Becker and Becker (1990) developed another clinical solution to achieve soft tissue closure on top of immediately placed implant fixtures. The buccal rotated flap technique was used to obtain a tension-free closure on top of dental implants placed in freshly extracted sockets, thus achieving soft tissue closure without creating any labial mucogingival discrepancies. However, the procedure requires advanced surgical skills in soft tissue handling. The authors recommended a split thickness flap from the tooth adjacent to the donor tooth to cover the exposed bone on the donor tooth itself (Becker et al. 1994). Novaes (1997) modified this technique by incorporating various incisions that improved the clinical outcome and reduced postoperative complications. (See Figures 6.8A-B.)

Figure 6.6B. Six weeks after healing.

Figure 6.7A.

rotated flap.

Soft tissue defect corrected using a double palatal tissue

Figure 6.7A.

rotated flap.

Soft tissue defect corrected using a double palatal tissue

Vestibular Flap Rotation
Figure 6.7B. The flap is sutured.
Figure 6.8A. Sever soft tissue defect due to several bone graft procedure failures.
Becker Implant Failure

Figure 6.8B. The use of a rotated palatal flap to overcome the situation and to bulk up the palatal tissues labially and on top of the ridge area.

Novaes's technique (Novaes and Novaes 1997) starts by placing a releasing incision on the mesial line angle of the tooth to be extracted followed by a second releasing incision placed on the line angle of the tooth adjacent to the tooth to be extracted. A split-thickness flap is made over the tooth to be extracted, starting at the releasing incision and continuing distally until reaching the distal line angle of the same tooth. At this point, a vertical incision is made in the periosteum down to the bone surface and a combination full-thickness (more coronal portion) and split-thickness (more apical portion) flap is made. The tooth is gently extracted, all granulation tissue curetted, and the alveolus rinsed with sterile saline.

Next, a grafting material is used or a blood clot is allowed to form. The author used a resorbable hydrox-yapatite (Bon-Apatite, Bio-Interfaces, San Diego, USA) and covered it using a nonresorbable cellulose membrane (Gengiflex, Bio Fill, Produtos Biotecnologicos, Curitiba, Brazil). The membrane is recommended to impede connective tissue of the inner surface of the flap from invading the socket, which could hamper complete bone formation. Grafting material is used to avoid collapse of the membrane into the socket when bone resorption of one or more walls of the socket has occurred. The flap is then moved distally and coronally and sutured over the membrane to the palatal or lingual tissue. Just prior to suturing, tension on the flap must be tested, and a small horizontal incision may be placed on the mesial and most apical portion of the flap to relieve any tension on the flap. A gingivectomy-type incision is made on the most coronal portion of the palatal or lingual flap to create a beveled surface of exposed connective tissue on which to lay the border of the buccal flap. This connective tissue-to-connective tissue contact is important in the maintenance of the primary soft tissue closure. When the flap is displaced distally from the adjacent tooth, as in this situation, some excessive soft tissue will need to be trimmed on its distal portion to facilitate closure of the distal vertical incision. The excessive tissue is carefully removed to preserve all of the keratinized tissue that was used as a free gingival graft to cover the exposed periosteum on the buccal surface of the donor tooth.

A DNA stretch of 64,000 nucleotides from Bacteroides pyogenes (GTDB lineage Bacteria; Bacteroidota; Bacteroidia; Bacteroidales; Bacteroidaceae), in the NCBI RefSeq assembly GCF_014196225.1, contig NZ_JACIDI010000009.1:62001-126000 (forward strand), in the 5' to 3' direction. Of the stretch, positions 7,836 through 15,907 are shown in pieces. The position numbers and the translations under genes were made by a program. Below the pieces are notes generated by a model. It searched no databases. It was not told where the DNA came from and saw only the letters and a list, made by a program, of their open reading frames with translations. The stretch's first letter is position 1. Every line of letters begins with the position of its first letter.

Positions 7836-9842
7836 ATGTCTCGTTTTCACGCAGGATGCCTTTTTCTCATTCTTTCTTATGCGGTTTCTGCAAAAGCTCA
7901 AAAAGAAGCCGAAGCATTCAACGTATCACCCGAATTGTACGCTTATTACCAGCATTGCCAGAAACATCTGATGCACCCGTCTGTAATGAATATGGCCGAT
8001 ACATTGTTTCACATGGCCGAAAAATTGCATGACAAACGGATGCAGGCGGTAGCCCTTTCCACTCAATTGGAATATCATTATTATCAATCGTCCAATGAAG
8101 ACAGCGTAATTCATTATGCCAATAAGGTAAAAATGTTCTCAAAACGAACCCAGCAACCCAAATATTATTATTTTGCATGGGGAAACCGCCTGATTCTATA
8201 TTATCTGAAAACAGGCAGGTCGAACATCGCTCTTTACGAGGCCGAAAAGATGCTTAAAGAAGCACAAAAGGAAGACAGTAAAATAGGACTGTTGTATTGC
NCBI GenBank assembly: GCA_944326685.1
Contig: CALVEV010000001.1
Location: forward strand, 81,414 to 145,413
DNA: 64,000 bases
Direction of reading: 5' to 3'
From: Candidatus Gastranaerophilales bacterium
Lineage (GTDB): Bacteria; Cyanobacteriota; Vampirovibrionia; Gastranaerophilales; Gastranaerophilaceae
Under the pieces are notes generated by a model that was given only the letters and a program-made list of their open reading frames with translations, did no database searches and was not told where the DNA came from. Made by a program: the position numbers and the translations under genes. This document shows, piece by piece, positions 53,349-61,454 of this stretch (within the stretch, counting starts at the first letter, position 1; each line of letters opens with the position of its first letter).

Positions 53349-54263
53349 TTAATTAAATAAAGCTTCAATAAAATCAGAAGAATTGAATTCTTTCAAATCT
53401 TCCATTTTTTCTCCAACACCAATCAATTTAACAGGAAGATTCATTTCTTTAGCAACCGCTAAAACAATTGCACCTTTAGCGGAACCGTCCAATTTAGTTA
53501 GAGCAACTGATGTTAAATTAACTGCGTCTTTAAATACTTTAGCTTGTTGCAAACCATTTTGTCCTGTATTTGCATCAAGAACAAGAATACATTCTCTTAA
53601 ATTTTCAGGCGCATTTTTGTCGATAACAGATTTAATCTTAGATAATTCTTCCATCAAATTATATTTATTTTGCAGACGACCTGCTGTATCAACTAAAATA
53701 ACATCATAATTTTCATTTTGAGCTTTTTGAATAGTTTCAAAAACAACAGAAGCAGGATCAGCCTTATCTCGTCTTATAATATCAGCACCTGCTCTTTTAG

The free gingival graft might lead to the creation of an adequate zone of keratinized tissues on the donor tooth, avoiding the creation of mucogingival problems; however, scar tissue can be noticeable a few months' posthealing. Becker and Becker (1990) have recommended using a split-thickness flap from the tooth adjacent to the donor tooth to cover the exposed bone on the donor tooth, or closing the mesial and the vertical incision the best way possible, and to correct any mucogin-gival problems at a later date, if they arise. The patient is placed on 500 mg of amoxicillin every 8 hours for 10 days, starting 24 hours before the procedure, and is instructed to rinse twice daily with a solution of 0.12% chlorhexidine for 10 days. (See Figures 6.9A-D.)